If you’re in any which way connected to the rehabilitation, sports medicine, or athletic performance worlds, you’ve probably heard the word “blood flow restriction” or “BFR” at some point. A growing body of evidence now supports the use of using blood flow restriction combined with low-load resistance training to enhance hypertrophic and strength responses in skeletal muscles. Blood flow restriction training utilizes the application of an inflatable pneumatic cuff or wraps around a limb to limit the amount of blood flow available to the exercising muscle. The goal is to fully occlude venous blood flow out of the exercising limb and restrict a certain percentage of blood flow into the exercising limb. […]
When beginning the transition to plyometrics, I always want to make sure my athletes can first control regressed movements, positions of instability, and demonstrate good deceleration control in all three planes in a SLOW AND CONTROLLED MANNER. This is an absolute prerequisite before I ask them to generate power (speed component) and change directions (agility component), especially in reaction to an external stimulus (ie an opposing player or ball). Assessing and training deceleration control in all three planes is absolutely vital for the athlete, as no sport is truly one dimensional.
Slings (also referred to as chains and/or loops) are a functional component of the musculoskeletal system. If we think of our torso as a core cylinder, there are multiple slings that wrap around the cylinder in different orientations. The cylinder depends on strength and balance from the slings to provide a stable foundation. This article will cover a brief overview of the sling systems, as well as cover the anterior and posterior oblique sling exercise progressions and assessment!
This isn’t your average rotator cuff and scapula article. We will be demonstrating and explaining seven evidence based shoulder exercises. Principles of biomechanics, kinesiology, and electromyography will be explained and you’ll learn how to increase targeted muscle activation, improve scapular muscle activation sequencing, and challenge shoulder stability. We are taking broscience to the next level, providing research and evidence based approaches to prehab the shoulder for longevity.
2016 – What a year it’s been for us! We read every comment and message – your continued support and interaction means the world to us. Without further ado, here are our Top 6 Posts of 2016! Hope you enjoy!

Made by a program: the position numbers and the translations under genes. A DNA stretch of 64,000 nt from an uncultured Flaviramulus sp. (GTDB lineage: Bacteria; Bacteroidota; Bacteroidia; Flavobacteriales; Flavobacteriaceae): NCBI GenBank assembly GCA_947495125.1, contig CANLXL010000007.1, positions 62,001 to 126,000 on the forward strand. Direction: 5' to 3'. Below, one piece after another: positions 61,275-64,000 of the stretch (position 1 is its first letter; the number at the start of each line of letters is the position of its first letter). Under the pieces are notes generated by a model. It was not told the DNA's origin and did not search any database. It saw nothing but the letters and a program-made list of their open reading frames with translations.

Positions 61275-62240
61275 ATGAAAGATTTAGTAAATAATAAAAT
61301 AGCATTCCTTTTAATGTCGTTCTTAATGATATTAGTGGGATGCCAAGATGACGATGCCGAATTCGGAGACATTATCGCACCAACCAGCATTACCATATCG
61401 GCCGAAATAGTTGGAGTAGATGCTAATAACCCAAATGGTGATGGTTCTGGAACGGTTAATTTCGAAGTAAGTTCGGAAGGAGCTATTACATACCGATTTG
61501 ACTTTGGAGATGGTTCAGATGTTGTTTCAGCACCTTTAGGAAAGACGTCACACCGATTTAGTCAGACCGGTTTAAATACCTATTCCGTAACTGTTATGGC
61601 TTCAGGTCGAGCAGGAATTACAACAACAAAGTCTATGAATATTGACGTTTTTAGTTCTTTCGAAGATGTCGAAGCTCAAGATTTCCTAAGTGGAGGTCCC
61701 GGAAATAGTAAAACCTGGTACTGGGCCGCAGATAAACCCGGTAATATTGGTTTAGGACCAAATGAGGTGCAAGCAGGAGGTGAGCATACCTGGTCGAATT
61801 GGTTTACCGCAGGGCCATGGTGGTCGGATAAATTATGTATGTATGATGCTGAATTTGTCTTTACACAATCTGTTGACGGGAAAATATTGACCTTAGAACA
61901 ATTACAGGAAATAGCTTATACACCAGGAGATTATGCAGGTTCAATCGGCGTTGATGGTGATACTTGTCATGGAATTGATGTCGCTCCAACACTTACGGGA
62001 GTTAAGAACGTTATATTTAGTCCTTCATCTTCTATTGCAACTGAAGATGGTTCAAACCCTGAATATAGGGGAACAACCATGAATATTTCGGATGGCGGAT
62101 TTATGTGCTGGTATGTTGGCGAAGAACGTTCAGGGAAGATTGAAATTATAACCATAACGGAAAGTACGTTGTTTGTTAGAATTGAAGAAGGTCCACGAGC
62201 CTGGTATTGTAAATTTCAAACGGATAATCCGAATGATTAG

This article was first published on the The Strength Doc, Dr. John Rusin’s Blog.
Have you ever strained your hamstring before? You’re not alone! Hamstring strain injuries are among the most common acute musculoskeletal injury in the United States. Athletes who participate in track and field, soccer, and football are especially prone to these injuries given the sprinting demands of these sports. One study found that over a 10-year span in the NFL, the occurrence of hamstring strains was second only to knee sprains. The average number of days lost for athletes with hamstring strains ranged anywhere from 8 to 25 days, which equated to missing up to 4 NFL games or 25% of the season. Even more concerning is that hamstring re-injury rates are extremely high, especially during the first 2 weeks after return to sport. In fact, over 1/3 of hamstring injuries will reoccur during this time.
Low back pain is one of the most common musculoskeletal diagnoses in the world. The low back is typically considered the lumbar spine region, but it is also important to remember the pelvis and the hips influence motion at the low back. After an injury or unpleasant experience in this region, the human brain is capable of rewiring it’s movement. Sometimes as a protective mechanism, the body will move in a more rigid pattern, thus less dissociation from joint to joint. In these scenarios, you have to go back to the basics to retrain the foundations for healthy movement. This article describes three exercises to help retrain low back dissociation.
This 3-video post will be covering the ever so popular LUNGE. We will cover:
➡️ Prehab considerations for multi-directional lunges
➡️ Lunges for power development
➡️ Our favorite lunge combo
If you don’t already include some variation of a lunge into your lower body training, hopefully by the end of this article we will have convinced you to not only do so, but also gave you some creative ideas on variations that best suit your goals!
What is the core?
Before we dive into advanced plank progressions, we must first set straight what the core is and why core stability is so vital for our movement system’s health and longevity. The core, from a muscular standpoint, is so much more than just a 6-pack of washboard arms. It essentially includes any and every that moves the trunk and aids in maintaining a neutral spine position.
This includes the popular “core muscles” such as the rectus abdominis, transverse abdominis, and multifus, but also other muscles such as the latissmus dorsi, quadratus lumobrum, and pectoralis muscles.